Bangkok Travel Guide

I really wanted to get this Bangkok travel guide out whilst Bangkok is fresh in my head. As I sit writing this in Don Mueang airport, I can reflect on our time in Bangkok as two weeks really well spent. Read on for a quick Bangkok travel guide. Find out what’s worth seeing in Bangkok and how to maximise your time in this great city.

Bangkok is one of those cities that really surprised us. We’ve seen a few capital cities so far and generally disliked them. Delhi was too hectic and Vientiane was a little sleepy. It’s fair to say that so far, we’ve learned not to expect too much from capitals. All that changes here though – we have loved Bangkok.

The contrast of the old and the new, along with the sheer amount there is to do and see here, has left us with a poignant sense of sadness as we depart.

The following is an account of what I think is worth seeing and what you might want to skip – a Bangkok travel guide.

Temples

Ok, I’m gonna start this with a confession. We actually only visited one temple in Bangkok 😂. The Golden Mount is incredible and you should definitely visit. However, we were templed out by the time we got to Bangkok. We’d seen so many in the weeks before, we were really looking for other things to do.

I’ve heard the Emerald Buddha, Reclining Buddha and Grand Palace are really great, but I try not to recommend things personally unless I’ve actually visited. Even if you’re like us and a bit templed out by South East Asia, be sure to visit at least one temple in Bangkok. It’s important to see that contrast between the old of the temples and the new of the malls and sky train.

Markets

Alright, here are the real highlights of this Bangkok travel guide. The markets in Bangkok are really special. Unquestionably, they’re the cheapest way to eat the best food – find out more about that here. Note that the Bangkok markets are experts in selling you crap you don’t need.

Chatuchak market is excellent. Someone told me it’s one of the biggest markets in the world – you can really feel it when you’re there. Thousands and thousands of stalls, all with surprisingly reasonable prices. If you need clothes as we did (9 weeks of travelling takes a hit on your clothes – especially white items!) there’s no better place than here. T shirts will cost you $2-3. Shirts $4-5 and trousers $7-8. Not bad quality either. Surprisingly, most of the vendors aren’t open to a bit of bartering here. I think they’ve all come to some kind of agreement not to negotiate. There’s even signs in a few places asking you not to try. We still tried and knocked off 10-20 baht in most places.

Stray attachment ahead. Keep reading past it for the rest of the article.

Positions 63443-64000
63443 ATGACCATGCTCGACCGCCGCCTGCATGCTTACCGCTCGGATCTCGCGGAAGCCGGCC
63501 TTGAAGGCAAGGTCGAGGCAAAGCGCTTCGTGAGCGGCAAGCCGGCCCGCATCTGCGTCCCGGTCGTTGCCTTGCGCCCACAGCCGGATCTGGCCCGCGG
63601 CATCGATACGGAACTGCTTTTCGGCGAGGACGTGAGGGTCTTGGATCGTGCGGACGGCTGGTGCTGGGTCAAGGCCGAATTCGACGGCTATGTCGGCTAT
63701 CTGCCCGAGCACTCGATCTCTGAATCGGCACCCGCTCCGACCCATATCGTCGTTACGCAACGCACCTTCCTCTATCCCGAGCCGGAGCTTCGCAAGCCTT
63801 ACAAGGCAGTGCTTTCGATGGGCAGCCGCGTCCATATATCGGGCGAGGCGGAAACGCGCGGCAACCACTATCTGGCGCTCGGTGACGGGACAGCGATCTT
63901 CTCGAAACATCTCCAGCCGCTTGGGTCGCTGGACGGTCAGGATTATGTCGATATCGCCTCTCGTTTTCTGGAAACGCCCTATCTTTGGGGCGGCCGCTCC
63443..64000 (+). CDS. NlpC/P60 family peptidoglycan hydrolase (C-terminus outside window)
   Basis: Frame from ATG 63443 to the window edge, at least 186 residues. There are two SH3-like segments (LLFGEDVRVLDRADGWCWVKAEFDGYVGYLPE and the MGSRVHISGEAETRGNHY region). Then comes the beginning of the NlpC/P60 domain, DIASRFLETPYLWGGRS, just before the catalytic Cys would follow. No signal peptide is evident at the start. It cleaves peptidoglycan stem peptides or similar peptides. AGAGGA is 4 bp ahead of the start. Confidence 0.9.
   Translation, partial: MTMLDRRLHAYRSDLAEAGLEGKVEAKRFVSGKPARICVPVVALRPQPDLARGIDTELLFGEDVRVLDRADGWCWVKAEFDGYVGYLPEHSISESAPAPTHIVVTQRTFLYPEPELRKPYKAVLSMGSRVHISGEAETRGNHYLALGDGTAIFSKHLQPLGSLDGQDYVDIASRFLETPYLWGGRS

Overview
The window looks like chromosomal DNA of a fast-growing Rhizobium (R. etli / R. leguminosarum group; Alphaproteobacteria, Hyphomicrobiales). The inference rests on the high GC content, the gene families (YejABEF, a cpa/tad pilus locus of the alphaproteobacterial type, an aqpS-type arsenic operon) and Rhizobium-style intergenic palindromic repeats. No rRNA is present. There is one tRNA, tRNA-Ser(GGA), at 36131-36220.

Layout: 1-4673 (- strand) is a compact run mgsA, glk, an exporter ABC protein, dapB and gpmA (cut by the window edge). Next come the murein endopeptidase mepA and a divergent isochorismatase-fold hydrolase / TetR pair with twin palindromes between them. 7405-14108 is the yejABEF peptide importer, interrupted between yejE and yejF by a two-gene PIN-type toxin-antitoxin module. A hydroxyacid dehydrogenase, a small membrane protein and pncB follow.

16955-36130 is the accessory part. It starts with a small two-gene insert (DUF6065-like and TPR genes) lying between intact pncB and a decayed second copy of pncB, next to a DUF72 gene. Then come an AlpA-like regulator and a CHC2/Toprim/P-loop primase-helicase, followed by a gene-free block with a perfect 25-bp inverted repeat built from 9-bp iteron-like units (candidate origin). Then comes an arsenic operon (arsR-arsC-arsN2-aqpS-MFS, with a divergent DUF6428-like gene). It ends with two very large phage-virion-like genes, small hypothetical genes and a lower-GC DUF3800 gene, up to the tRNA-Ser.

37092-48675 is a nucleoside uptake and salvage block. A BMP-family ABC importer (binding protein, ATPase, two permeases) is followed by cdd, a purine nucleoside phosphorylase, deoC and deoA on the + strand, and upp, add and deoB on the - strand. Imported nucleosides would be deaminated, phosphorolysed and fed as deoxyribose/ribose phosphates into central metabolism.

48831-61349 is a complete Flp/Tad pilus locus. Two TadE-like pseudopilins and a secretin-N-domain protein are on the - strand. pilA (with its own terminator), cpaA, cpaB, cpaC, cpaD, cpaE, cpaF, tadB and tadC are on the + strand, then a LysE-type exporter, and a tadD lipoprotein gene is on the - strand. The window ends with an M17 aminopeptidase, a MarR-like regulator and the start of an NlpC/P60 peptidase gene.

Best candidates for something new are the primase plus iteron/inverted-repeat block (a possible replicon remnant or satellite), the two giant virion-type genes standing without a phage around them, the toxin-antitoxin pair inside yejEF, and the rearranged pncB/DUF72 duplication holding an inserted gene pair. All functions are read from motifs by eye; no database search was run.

Rot Fai night market is awesome. There’s clothes and bars, but you need to go for the food. Hundreds and hundreds of stalls, all selling the widest variety of foods around. I tried all kinds of weird meats – I actually stopped asking what I was eating by the end. The mealworms and cockroach stalls were a step to far for me, but some people rave about them! If that’s not your speed, you can easily grab fresh chicken with french fries.

Food

Definitely eat at the markets and street vendors. The food is often just as good as restaurants, but at a fraction of the price. I read that all the street stalls are regulated by the government – if that’s true, it’s actually not surprising. They’re all clean and use fresh ingredients. Get the Pad Thai whenever you can.

Our favourite restaurant was Eat Sight Story. It’s great for a treat and offers breathtaking views of the Chao Phraya river and Wat Arun. We got two starters, mains and drinks for $40. So certainly on the expensive side, but if you’re looking for somewhere on a special occasion or a special treat you can’t go wrong here.

We also really liked Kinkao restaurant. Excellent authentic Thai food. We dined with a Thai friend so apologies, I have no idea what the dishes we had were called 😂. We had this huge fish that looked like it was killed 5 minutes before we ate it. All kinds of curries and meats – it was really great. Our friend said it was her favourite Thai food in the city. Three of us ate a veritable feast for around $35, so pretty well priced all in all.

Nightlife

Even if you’re not usually one for bars and nightclubs, you have to see some of Bangkok’s nightlife.

I didn’t see any rooftop bars myself, but Mary met a friend in Octave Rooftop Lounge. The views look incredible, and Mary hasn’t stopped raving about how great it was. It’s a little pricey, but I’m being told to type it’s “worth every penny.”

We also had a night in Sukhumvit. This place felt like the cool, young, hip place to be seen out in Bangkok. There’s loads of nice bars to spend a night hopping around in. The live music in Sukhumvit was the bad side of average, so it’s best to visit somewhere like the Australian Bar where you can have a dance. It’s not exactly cheap, but it had a really cool feel (perhaps too cool if you get turned away from hip hop clubs like we did – our shoes weren’t “cool” enough 🤓😅).